Until the actual election day, polling registered voters is the best way to determine how likely it is that a particular ballot initiative will pass, or which candidate is more likely to be chosen for a specific role. With less than six weeks left until the election, people want to get an idea of how things are going to turn out – and for the legalization efforts in Massachusetts, things are definitely looking up with a slight increase in the most recent polls, which show that 53% of registered voters would vote in favor, 40% intend to vote against it and only 7% are still undecided on the matter.
This should be extremely good news for the group hoping to see Question 4 pass this year, effectively legalizing the adult use of cannabis for individuals 21 and older. Unfortunately, these are only polls and they only reflect the views of a small number of voters when compared to the turnout we will see during an election – but it does give us a good idea of roughly where the voters stand. When asked why they opposed Question 4, 36% of voters cited harm to individuals and society as their reasoning, 14% believe it is a gateway drug (a very outdated theory at this point), and 10% said it increases crime or is dangerous.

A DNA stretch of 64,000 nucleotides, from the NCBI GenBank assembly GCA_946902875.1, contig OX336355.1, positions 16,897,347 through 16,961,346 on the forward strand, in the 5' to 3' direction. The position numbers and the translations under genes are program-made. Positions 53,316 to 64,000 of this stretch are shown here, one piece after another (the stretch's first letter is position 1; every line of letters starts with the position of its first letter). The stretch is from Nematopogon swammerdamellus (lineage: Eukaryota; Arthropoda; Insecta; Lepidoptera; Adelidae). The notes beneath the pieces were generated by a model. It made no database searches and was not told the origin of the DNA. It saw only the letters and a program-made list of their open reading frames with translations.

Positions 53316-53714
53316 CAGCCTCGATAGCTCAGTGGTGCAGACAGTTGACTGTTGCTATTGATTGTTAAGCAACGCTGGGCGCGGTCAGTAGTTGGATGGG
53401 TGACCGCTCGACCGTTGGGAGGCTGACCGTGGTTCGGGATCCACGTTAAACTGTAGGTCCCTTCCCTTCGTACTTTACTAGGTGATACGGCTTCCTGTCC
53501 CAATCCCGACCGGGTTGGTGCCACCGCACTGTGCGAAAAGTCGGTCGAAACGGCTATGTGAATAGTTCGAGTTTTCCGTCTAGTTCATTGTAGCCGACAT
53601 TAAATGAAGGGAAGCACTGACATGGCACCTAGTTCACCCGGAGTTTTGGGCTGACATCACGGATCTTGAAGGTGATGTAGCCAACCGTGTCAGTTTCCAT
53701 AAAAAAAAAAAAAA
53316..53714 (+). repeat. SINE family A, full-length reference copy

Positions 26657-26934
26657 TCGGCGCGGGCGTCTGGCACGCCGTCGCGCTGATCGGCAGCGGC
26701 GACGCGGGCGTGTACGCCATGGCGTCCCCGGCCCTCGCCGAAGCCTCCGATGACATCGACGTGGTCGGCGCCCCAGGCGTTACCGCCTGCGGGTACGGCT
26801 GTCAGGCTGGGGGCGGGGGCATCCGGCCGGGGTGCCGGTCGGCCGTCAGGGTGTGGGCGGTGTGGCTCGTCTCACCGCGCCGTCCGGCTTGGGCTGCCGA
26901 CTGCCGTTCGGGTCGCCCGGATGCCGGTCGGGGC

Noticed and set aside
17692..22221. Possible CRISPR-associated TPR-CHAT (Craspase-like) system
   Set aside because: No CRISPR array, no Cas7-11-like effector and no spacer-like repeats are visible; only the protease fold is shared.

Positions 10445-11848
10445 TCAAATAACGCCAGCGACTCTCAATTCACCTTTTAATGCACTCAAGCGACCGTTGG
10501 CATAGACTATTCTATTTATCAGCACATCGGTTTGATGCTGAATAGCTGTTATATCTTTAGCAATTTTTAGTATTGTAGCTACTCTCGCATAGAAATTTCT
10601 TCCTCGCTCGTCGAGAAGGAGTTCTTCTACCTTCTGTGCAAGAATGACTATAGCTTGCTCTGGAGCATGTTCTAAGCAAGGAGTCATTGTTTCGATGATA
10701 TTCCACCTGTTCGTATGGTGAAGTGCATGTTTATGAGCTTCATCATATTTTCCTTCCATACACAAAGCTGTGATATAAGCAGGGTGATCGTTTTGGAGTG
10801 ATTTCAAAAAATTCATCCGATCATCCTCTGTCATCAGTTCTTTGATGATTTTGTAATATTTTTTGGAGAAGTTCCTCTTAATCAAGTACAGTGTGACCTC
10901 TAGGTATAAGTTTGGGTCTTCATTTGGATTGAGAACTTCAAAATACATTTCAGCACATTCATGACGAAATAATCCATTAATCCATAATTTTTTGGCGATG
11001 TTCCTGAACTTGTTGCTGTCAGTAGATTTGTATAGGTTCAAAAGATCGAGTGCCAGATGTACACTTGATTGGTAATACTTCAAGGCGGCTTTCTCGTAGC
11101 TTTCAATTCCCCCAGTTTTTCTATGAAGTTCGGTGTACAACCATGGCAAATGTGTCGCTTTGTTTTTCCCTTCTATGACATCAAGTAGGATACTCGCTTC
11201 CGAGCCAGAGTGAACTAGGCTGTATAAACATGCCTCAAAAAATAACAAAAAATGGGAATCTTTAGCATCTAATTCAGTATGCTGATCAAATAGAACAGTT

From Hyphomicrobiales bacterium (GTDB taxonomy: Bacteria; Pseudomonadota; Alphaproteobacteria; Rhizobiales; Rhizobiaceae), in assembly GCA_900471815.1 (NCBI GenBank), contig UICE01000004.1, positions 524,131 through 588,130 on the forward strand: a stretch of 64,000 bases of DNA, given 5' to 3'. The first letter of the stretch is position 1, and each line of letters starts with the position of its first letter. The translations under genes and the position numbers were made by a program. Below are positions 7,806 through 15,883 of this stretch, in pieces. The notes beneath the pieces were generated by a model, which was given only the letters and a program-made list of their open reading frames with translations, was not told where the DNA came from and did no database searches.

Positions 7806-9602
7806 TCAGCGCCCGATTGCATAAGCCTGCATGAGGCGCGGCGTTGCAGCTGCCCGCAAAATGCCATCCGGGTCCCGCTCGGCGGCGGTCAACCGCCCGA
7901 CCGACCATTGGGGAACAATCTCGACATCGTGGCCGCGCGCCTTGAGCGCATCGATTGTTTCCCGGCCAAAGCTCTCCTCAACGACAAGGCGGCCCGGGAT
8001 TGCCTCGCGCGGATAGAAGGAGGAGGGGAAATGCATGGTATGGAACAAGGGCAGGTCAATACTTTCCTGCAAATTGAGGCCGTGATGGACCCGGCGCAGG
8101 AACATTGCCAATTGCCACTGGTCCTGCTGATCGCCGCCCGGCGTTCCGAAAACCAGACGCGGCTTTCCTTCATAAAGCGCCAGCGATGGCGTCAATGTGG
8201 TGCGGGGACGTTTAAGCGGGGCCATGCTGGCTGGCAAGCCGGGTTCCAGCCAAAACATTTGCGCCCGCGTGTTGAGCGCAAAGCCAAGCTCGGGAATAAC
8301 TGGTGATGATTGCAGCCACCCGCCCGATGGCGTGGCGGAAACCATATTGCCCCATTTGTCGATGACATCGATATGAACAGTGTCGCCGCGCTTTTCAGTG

Interestingly, voters in Massachusetts seem to realize that prohibition is a failed system – the majority definitely believe legalization is the right way to go – but when asked questions regarding how they feel about different aspects of legalization people are still a little more reserved on the idea. Voters were asked a series of questions and asked whether or not these situations would bother them – as it turns out, it would bother 61% of people if people were able to smoke cannabis in public, 52% would be bothered by advertisements on television and radio and 41% would be bothered if a dispensary opened up in their neighborhood.
Along with those three scenarios they were also asked how they felt about adults growing cannabis in their homes as well as adults using cannabis in their homes – about 25% said allowing home cultivation would be a concern and 11% said allowing people to consume it in their homes would concern them. While these two figures are certainly well below those of the previous three questions, it still shows quite a bit of fear towards the use of cannabis – though the majority of people who said they were opposed to it also describe themselves as rather conservative and are over the age of 55 – so it does make a bit of sense. Hopefully these are all good signs and we will see Massachusetts, among other states, joining the legal cannabis industry following the November election.